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The Rev. Dr. Jacqui Lewis reflects on the universal wisdom that proclaims the mutuality of love:
No matter who we are or where we come from, no matter who we love and how we earn a living, the admonition to love your neighbor as you love yourself, when lived out, expresses the interdependence humans need in order to survive and thrive. And the first step, the starting place, is self-love. In the Greek language, the phrases “love neighbor” and “love yourself” are connected by the word os, which is like an equal sign. This suggests we are called to love the self and the neighbor in exactly the same way. When we don’t love ourselves, it is impossible to love our neighbor. . . .
The connection between self-love and the love of others is as old as time. From the moment we stood up and walked out of lonely caves and into the light of tribal togetherness, humans understood the inextricable connection, that our lives are woven together in love. Almost all the world’s great religions encourage us to love our neighbor as ourselves. Sometimes called the Golden Rule, this beautiful teaching invites humans to treat one another—and in some traditions all creatures—the way we want to be treated. . . . The story embedded in these teachings across faiths and religions is: We belong to a mutually beneficial web of connection, well-being, and love. At the root of this connection is empathy; the result is kindness, compassion, respect, and understanding. When religion doesn’t center on this mutuality, it can become one of the toxic narratives that, in the end, dismantles self-love.
Lewis honors what she has learned about love from others:
I learned more about this connection among humans while visiting Robben Island, the South African prison where Nelson Mandela [1918–2013] was confined in a tiny cell for eighteen of the twenty-seven years he was behind bars. I found it miraculous that Mandela could see his inextricable connection to the humanity of his captors, the ones who took away his liberty and humiliated him daily. He observed that no one is born hating another because of race, religion, or background. Mandela understood that just as hate is taught, love must be taught.
For some folks, talk about love sounds weak, but from my point of view love is the strongest force on the planet. I learned my favorite definition of love from one of my seminary professors, the late Dr. James E. Loder [1931–2001]. He defined love as a “non-possessive delight in the particularity of the other.” All these years later, I am still so moved by this sentiment. Non-possessive delight sounds like devotion to me. Rather than trying to change, manipulate, or devour the object of our affection, fierce love delights in the particularities of who they are. So, when you love yourself, you take delight in the unique particularities that add up to you, without judgment.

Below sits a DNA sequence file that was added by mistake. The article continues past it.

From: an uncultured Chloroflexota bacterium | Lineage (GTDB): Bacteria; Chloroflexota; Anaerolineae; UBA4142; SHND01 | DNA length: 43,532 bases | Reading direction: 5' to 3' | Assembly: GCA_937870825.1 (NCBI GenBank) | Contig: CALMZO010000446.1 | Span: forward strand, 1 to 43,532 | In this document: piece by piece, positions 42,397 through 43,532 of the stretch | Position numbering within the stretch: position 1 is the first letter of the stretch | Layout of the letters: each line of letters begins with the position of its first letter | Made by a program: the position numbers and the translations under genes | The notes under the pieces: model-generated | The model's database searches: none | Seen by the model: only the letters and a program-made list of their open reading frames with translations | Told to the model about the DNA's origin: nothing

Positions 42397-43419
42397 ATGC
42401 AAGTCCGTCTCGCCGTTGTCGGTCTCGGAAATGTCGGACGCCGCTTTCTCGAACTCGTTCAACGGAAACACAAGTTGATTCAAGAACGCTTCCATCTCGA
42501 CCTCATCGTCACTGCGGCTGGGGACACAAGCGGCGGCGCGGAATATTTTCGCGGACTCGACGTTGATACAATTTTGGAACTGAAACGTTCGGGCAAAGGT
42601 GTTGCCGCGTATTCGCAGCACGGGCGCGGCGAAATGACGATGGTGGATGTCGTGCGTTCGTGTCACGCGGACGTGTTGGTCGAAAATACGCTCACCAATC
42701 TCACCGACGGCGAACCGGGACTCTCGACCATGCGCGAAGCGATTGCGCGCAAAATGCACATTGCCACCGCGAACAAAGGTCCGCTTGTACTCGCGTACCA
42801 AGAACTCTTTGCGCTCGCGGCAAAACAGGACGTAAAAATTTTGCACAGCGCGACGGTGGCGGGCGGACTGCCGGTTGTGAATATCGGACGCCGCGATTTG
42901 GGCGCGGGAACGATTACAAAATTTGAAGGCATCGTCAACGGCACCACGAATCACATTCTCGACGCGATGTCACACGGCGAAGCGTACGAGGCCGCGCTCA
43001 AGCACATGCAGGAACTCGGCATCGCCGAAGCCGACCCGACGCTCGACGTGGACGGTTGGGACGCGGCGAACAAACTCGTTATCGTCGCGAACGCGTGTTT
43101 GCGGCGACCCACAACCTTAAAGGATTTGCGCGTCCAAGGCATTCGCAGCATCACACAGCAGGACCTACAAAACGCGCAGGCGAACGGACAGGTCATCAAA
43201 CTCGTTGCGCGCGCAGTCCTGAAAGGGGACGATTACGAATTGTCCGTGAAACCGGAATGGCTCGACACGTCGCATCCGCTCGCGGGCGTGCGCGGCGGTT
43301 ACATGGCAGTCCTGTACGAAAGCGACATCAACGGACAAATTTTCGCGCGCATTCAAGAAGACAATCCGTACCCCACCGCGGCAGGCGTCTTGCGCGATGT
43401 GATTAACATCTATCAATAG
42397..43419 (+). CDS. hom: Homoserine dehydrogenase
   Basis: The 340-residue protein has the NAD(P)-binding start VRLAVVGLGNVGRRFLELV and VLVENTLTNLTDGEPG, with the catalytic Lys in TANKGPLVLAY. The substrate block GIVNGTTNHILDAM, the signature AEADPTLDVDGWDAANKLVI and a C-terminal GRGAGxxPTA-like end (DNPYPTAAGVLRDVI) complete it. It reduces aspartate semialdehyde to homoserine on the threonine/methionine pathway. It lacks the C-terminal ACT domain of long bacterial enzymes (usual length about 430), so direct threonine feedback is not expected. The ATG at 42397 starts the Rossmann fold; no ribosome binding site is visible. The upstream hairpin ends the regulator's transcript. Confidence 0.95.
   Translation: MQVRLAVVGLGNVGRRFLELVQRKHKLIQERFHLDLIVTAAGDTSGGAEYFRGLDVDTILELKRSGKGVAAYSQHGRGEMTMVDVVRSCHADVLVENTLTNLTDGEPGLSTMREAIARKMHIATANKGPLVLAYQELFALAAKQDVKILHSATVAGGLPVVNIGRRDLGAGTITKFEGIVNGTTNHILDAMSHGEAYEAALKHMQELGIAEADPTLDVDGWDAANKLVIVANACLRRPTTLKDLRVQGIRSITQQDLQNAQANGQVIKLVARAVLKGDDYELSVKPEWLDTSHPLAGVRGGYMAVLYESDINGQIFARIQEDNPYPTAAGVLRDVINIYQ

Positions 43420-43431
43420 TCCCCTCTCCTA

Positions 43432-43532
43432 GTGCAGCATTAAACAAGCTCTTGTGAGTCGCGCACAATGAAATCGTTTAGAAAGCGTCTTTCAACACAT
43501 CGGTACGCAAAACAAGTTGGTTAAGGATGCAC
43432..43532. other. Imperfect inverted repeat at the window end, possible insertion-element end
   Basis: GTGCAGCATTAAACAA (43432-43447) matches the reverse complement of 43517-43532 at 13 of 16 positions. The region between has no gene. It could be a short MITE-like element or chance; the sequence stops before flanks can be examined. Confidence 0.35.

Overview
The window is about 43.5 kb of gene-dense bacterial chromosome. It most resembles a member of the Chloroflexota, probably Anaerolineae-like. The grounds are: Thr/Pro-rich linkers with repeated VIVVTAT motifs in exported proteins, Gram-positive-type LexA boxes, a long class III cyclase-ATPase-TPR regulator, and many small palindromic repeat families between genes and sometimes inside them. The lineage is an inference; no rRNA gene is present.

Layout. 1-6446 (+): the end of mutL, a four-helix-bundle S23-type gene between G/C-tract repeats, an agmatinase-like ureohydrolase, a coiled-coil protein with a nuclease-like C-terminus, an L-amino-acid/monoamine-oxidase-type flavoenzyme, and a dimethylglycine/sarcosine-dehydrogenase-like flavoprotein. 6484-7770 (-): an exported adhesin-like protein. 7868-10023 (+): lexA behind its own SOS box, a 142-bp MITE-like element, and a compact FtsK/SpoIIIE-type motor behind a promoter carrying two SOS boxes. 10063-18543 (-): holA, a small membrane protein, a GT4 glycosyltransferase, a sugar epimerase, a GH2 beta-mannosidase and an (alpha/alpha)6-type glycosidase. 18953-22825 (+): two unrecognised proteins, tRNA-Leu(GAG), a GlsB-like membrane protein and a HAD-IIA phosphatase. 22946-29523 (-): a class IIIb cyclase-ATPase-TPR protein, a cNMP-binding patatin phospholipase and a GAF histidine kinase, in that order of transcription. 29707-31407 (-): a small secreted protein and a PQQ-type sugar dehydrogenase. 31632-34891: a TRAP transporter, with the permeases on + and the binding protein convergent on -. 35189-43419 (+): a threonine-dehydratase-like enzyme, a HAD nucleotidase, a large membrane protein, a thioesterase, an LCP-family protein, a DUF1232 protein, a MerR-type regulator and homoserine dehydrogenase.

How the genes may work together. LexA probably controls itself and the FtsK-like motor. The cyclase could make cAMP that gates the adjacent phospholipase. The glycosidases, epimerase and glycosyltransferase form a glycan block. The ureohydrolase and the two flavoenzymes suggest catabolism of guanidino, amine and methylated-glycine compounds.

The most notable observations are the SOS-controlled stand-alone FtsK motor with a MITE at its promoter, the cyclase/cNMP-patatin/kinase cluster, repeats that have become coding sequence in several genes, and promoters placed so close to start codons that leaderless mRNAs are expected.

Jacqui Lewis, Fierce Love: A Bold Path to a Better Life and a Better World (New York: Harmony, 2021), 28, 30, 31–32.
Explore Further. . .
- Watch Richard introduce a Daily Meditations series on Love.
- Learn more about this year’s theme Nothing Stands Alone.
- Meet the team behind the Daily Meditations.
Image credit: Jenna Keiper, Leaves (detail), 2021, photograph, New Mexico, used with permission. Jenna Keiper, Christ Figure from the Office of Richard Rohr (detail), 2021, photograph, New Mexico, used with permission. Jenna Keiper, Web (detail), 2021, photograph, Washington, used with permission. Jenna Keiper & Leslye Colvin, 2022, triptych art, United States.
This week’s images appear in a form inspired by early Christian/Catholic triptych art: a threefold form that tells a unified story.
Image inspiration: Fallen leaves in water surrender to the cycles of seasons. A spider’s web catches and kills a passing fly. Can we surrender to these moments too? Death is an invitation to slip beyond the web of knowing. What might we find if we allowed the cycle of death and resurrection in our own lives?
Story from Our Community:
Yesterday, I read the devotion on God as a Mother Hen just before I had an emergency breast biopsy following a mammogram with suspicious results. The women in the room that morning were God incarnate, holding my heart steady with their gaze and comforting me as they led me through each awkward and painful step. I wept quietly, knowing God spoke to me directly that morning through that Mother Hen analogy that was moments later brought to life by my compassionate nurses.
Prayer for our community:
God, Lord of all creation, lover of life and of everything, please help us to love in our very small way what You love infinitely and everywhere. We thank You that we can offer just this one prayer and that will be more than enough, because in reality every thing and every one is connected, and nothing stands alone. To pray for one part is really to pray for the whole, and so we do. Help us each day to stand for love, for healing, for the good, for the diverse unity of the Body of Christ and all creation, because we know this is what You desire: as Jesus prayed, that all may be one. We offer our prayer together with all the holy names of God, we offer our prayer together with Christ, our Lord, Amen.